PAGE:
- Posted on: 2020-01-09
This is Part 2 of our 2-blog post series. Part 1 defined Unit Tests and Integration Tests, below we define Automated Tests and Endurance Tests.
3. An automated test means running the test the same way an operator would normal do it, except that the test is launched and monitored automatically (unattended). The goal of automated testing is to do more testing (and retesting) without spending man hours in the process. Various tools are available to help drive automation. For example, Jenkins is a popular, open source, Continuous Integration (CI) tool you can use to automate your testing in an agile development process.
Synovus typically uses a subset of the complete test plan, with real hardware where possible, as a reliable validation of the code.
4. An endurance test is an extension of an automated test. While the other tests are typically performed before, and after, each build (ideally before and after each commit). Endurance tests typically run 24/7 and are restarted either every week or every month. Their main purpose is to catch issues that will results in bugs after an extended period of time, so that your ATS can be trusted for the 28-day environmental test. As this step tends to be overlooked, it is the test manager’s responsibility to make sure that a good, test driven, approach to development is taken up-time maximized so the ATS can be relied upon when running a long, critical test.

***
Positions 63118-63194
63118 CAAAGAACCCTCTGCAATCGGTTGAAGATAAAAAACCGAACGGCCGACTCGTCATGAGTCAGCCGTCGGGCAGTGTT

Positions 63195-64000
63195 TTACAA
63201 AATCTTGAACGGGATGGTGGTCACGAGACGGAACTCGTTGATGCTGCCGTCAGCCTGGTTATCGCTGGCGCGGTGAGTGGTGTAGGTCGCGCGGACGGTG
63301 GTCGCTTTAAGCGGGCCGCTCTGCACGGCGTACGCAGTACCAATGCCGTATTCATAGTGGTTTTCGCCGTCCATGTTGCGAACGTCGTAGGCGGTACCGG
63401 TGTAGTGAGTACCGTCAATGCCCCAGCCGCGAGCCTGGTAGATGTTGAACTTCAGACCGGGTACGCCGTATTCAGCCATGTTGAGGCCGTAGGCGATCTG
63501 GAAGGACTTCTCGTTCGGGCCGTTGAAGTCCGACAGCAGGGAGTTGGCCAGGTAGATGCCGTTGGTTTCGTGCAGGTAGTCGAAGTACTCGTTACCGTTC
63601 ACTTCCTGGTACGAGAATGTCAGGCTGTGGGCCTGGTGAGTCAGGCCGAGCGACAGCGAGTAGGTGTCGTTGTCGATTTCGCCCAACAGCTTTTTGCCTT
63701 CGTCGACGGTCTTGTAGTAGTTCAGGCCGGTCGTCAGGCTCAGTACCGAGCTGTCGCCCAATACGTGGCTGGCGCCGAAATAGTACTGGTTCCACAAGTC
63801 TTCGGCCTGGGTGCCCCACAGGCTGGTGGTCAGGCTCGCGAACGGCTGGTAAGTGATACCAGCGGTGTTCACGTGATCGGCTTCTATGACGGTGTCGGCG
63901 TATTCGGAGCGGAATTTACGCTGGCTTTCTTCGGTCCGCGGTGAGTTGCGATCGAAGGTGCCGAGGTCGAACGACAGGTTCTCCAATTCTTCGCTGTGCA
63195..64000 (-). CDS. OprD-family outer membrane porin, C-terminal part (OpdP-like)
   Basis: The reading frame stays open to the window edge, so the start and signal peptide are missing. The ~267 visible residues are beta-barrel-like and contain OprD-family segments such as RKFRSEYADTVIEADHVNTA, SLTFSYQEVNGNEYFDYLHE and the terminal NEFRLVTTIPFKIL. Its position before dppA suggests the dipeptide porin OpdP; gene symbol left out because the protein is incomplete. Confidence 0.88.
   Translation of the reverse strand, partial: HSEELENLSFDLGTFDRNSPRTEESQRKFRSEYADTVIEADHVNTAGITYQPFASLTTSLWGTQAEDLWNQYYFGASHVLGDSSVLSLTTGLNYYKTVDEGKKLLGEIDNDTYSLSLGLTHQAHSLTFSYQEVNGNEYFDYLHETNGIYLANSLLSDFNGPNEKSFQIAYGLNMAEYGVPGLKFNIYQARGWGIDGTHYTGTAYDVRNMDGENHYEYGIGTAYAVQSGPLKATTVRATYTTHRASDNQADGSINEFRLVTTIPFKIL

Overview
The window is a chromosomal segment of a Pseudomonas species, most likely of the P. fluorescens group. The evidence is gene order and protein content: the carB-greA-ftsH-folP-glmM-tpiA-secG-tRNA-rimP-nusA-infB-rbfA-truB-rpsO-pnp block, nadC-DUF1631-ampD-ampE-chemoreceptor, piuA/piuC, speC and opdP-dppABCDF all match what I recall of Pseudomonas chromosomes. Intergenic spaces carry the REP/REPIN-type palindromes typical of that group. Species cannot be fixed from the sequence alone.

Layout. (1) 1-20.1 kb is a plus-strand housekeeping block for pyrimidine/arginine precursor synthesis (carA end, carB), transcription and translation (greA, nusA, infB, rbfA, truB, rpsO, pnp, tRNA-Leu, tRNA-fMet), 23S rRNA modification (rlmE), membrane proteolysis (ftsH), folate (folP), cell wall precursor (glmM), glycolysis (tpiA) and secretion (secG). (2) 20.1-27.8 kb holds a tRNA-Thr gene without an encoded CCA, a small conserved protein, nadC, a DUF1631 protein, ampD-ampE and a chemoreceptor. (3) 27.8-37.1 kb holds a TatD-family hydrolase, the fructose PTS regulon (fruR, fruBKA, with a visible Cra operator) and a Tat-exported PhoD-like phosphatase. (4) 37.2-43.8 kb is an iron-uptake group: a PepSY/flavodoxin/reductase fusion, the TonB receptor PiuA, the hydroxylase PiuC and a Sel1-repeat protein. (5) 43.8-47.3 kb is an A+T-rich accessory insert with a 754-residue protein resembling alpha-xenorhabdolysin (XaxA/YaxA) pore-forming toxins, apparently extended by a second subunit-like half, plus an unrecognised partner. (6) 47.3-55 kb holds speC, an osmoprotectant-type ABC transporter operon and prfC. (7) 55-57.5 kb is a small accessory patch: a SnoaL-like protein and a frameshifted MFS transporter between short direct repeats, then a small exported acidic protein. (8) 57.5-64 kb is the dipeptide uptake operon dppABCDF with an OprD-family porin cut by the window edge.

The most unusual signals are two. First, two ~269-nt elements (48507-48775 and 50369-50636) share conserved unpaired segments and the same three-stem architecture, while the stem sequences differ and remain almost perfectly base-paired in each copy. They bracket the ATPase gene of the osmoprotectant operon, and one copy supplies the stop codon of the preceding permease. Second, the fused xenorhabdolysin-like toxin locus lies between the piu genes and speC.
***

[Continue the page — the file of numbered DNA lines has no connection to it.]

Where to start: We recommend test managers go with an iterative approach. In designing a test plan, we initially aim for ~60% coverage of the total envisaged testing and work towards that coverage. It is generally unrealistic, and cost prohibitive, to aim for 100% coverage initially. Then, as bugs are found, we iterate to increase the test coverage. For example, a new bug could be reproduced by creating a newUnit Test, then continue running that new test case forever to ensure that bug doesn’t creep back into the code.
A side benefit of all this work is that by running endurance tests 24/7 automatically with a DUT, you will also catch less frequent problems of synchronization or timing issues, un-wanted behaviors of the DUT that may otherwise be detected in your customers’ hands.
Conclusion: This blog has focused on how to automate testing of your LabVIEW. If you don’t have the time or available skill set to do this in house, we and other developers have the expertise, and the tools in place to help you succeed faster, and at a lower cost. Look up an Alliance Partner in your area.
Learn more about Symplify™ or request a demo.